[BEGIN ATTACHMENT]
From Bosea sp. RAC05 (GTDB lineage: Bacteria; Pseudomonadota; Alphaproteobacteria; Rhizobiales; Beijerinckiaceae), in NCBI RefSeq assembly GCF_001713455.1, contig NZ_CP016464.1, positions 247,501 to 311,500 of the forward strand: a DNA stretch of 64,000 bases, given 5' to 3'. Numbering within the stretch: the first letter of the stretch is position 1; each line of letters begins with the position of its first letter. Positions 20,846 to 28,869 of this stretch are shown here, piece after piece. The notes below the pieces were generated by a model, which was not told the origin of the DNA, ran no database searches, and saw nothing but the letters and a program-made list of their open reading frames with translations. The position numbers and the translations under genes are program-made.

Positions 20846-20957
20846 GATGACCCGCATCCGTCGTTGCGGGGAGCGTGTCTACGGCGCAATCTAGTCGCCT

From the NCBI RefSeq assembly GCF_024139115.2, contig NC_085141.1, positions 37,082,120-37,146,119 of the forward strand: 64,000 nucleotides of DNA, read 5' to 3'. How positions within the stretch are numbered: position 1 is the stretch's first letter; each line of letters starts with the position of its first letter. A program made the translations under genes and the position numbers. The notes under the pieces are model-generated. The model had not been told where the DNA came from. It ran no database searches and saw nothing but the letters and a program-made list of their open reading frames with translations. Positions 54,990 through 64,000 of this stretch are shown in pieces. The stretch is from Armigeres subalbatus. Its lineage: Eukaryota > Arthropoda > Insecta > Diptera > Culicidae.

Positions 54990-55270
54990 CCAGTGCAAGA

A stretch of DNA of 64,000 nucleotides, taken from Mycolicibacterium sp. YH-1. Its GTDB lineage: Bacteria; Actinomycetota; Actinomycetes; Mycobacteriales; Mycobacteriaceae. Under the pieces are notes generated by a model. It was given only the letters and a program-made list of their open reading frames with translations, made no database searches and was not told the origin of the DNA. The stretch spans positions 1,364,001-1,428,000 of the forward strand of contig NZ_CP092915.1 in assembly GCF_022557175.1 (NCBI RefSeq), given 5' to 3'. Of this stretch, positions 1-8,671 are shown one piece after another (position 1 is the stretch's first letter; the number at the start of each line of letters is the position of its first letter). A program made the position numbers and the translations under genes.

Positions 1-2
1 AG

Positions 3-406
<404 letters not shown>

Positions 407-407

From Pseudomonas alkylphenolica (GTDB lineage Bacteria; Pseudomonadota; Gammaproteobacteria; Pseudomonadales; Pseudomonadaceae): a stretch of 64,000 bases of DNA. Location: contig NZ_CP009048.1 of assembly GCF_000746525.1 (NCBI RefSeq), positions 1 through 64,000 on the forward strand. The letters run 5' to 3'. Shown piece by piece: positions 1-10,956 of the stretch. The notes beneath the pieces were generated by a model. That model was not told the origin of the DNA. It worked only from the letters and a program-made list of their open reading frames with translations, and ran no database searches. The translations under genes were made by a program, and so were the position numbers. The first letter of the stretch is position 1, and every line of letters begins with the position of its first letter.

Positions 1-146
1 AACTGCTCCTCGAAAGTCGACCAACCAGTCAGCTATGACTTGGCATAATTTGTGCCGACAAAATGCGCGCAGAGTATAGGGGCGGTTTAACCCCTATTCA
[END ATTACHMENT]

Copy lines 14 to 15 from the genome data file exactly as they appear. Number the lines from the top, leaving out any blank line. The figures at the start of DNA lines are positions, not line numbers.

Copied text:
Positions 1-146
1 AACTGCTCCTCGAAAGTCGACCAACCAGTCAGCTATGACTTGGCATAATTTGTGCCGACAAAATGCGCGCAGAGTATAGGGGCGGTTTAACCCCTATTCA